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New Jersey and you Adventure together

October 27, 2005 By:
Rita Charleston, JE Feature
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We all know New Jersey has terrific beaches for summer and countless casinos. But were you aware that New Jersey also offers a number of destinations designed for family fun? Indeed, for families looking for an accessible autumn getaway with activities to appeal to everyone, the five-county region of South Jersey offers endless adventures.

If you're looking for some Jewish roots, where better than South Jersey? Woodbine was the home of the Baron de Hirsch Agricultural College, set up in 1894, where the famous Jewish entrepreneur helped instruct other Jews on how to till the land. And when it comes to land, you can't forget Vineland, where many Jews immigrated to after the Russians promulgated the restrictive and pogrom-causing "May Laws" in 1882.

It is here and in nearby Alliance where "farming Jews" could be seen plowing the fields. Indeed, Alliance was the site for the first U.S. cooperative farm region settled by Jews.

Of course, many area attractions are rustic in nature, if not necessarily totally Jewish. Located on the Camden Waterfront is the legendary Battleship New Jersey, a floating museum that is the most decorated battleship in U.S. naval history. It played a role in World War II, Korea, Vietnam and the Persian Gulf, and is now open for family inspection and entertainment.

Hope Corse, director of marketing for the battleship, points out what families can do together: "You can learn what life was like on a battleship, and even climb into one of our 16-inch gun turrets to see how they operated."

Families can also spend a night together at an encampment program open only to them. "There are a lot of old Navy guys who want to do this, but they can't. This program is for families only," says Corse.

The evening begins at approximately 6 p.m., when families stow their gear in a locker - the same lockers that held sailor's personal belongings when they were at sea. "They eat dinner and breakfast in the Crew's Mess, and sleep in bunks just like enlisted sailors did. They can even purchase their own personalized dog tag and experience much, much more."

Because of the popularity of this program, reservations are required. For information, call 856-966-1652.

While you're in the area, why not take the family to visit the new Adventure Aquarium? The aquarium features sharks, hippopotamuses, free-flying birds and sea life from around the world.

For instance, what about watching sharks, stingrays and sawfish swim around in a 55,000-gallon tank, featuring dramatic floor-to-ceiling views, and a 40-foot walk-through tunnel for a stunning and immersive experience.

For an incomparable visit, the adventurous can "Swim With the Sharks" in a controlled setting where they can snorkel the tank's perimeter under the guidance and supervision of experts.

There's also a Jules Verne Gallery so visitors can see what lives beneath the sea with seahorses, sea dragons and jellyfish in this exploration into the wonders of the sea.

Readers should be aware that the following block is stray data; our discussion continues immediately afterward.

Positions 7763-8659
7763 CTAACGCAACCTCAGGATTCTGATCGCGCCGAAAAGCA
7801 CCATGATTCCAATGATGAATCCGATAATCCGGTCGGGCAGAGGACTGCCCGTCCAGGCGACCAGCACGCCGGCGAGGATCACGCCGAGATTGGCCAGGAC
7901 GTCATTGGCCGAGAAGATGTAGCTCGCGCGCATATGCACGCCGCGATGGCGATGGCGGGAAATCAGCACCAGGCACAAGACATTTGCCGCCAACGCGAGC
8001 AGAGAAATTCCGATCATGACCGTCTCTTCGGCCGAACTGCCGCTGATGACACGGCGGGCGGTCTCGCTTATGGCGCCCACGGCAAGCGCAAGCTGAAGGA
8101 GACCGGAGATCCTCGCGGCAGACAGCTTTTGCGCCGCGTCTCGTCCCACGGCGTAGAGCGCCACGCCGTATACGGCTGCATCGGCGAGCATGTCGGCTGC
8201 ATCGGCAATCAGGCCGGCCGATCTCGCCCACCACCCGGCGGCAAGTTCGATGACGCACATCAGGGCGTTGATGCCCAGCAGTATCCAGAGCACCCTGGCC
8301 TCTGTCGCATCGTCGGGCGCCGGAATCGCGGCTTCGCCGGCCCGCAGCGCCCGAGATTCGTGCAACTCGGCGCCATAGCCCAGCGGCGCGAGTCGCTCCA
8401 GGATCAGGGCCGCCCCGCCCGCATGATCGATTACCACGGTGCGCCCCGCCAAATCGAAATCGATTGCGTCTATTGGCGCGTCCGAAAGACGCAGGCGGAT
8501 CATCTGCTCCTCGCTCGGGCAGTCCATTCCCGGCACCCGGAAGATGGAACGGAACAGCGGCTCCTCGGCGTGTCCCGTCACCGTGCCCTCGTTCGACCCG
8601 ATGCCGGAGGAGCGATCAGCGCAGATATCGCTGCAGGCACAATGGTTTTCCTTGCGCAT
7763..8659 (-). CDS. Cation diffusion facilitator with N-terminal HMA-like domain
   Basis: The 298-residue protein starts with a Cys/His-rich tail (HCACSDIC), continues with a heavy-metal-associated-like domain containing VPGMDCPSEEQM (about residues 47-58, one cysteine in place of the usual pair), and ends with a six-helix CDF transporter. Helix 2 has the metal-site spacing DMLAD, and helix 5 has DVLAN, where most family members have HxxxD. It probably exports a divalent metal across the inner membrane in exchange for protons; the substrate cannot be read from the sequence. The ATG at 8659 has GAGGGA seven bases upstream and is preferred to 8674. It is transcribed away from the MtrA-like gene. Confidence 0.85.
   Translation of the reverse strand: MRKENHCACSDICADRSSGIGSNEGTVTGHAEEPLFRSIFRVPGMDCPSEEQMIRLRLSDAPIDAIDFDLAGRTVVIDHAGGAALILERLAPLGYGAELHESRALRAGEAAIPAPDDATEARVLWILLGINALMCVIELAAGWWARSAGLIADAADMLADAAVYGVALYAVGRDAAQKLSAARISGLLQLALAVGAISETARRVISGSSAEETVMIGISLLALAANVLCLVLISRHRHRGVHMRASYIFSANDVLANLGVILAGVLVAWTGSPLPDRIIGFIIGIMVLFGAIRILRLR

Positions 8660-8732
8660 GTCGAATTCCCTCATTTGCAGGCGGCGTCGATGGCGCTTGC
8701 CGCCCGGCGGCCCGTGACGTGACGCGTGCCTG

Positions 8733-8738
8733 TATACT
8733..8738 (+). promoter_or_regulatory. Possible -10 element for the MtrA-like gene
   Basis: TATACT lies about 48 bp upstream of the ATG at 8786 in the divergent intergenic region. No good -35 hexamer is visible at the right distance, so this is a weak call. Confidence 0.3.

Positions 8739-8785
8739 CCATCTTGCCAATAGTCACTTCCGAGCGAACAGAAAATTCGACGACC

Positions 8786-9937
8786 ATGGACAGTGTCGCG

"Adventure Aquarium gives visitors an unparalleled opportunity to experience the world that lives beneath the surface," says Greg Charbeneau, its executive director and former vice president of husbandry for the New Jersey State Aquarium.

"We're proud to feature exhibits and experiences that have never before been attempted in the zoo and aquarium world."

For more information and ongoing updates, call 1-866-451-2782 or visit: www.AdventureAquarium.com.

For the fearless folks among us, why not plan an evening in the Pine Barrens - the country's first National Reserve and a designated Biosphere Reserve - hunting for the infamous Jersey Devil.

"We hold a Jersey Devil hunt throughout the year, basically in the spring and fall," says Mike Hunninghake, director of education and communications for the Pine Lands Preservation Alliance. "We start with an old-fashioned campfire - participants are urged to bring their own hot dogs and marshmallows for toasting - some old-time music and then, in the ghostly moonlight, we tell a few stories about the Devil and then take a walk in the woods for a look around."

According to legend, the Jersey Devil - a creature with the head of a horse, large wings and claws, and a roughly 4-foot-long body - has been haunting the area for 260 years, and has reportedly been seen by more than 2,000 witnesses.

"The Devil is our official state demon," Hunninghake volunteers. "At the beginning of this century, you'd find stories on the front page of local newspapers about how the Devil was spotted, small dogs were disappearing, neighbors saw flying creatures in the middle of the night and so on.

Although nothing can be proved, it does make for interesting folklore and a great time for families, although be advised that the evening might be unduly frightening for a child younger than 10."

Call 609-859-8860, Ext. 11 for directions to the campsite.

Also, a regional tourism guide is available for all the above sites and events by request from the South Jersey Tourism Corp., its publisher, at: www.VisitSouthJersey.com

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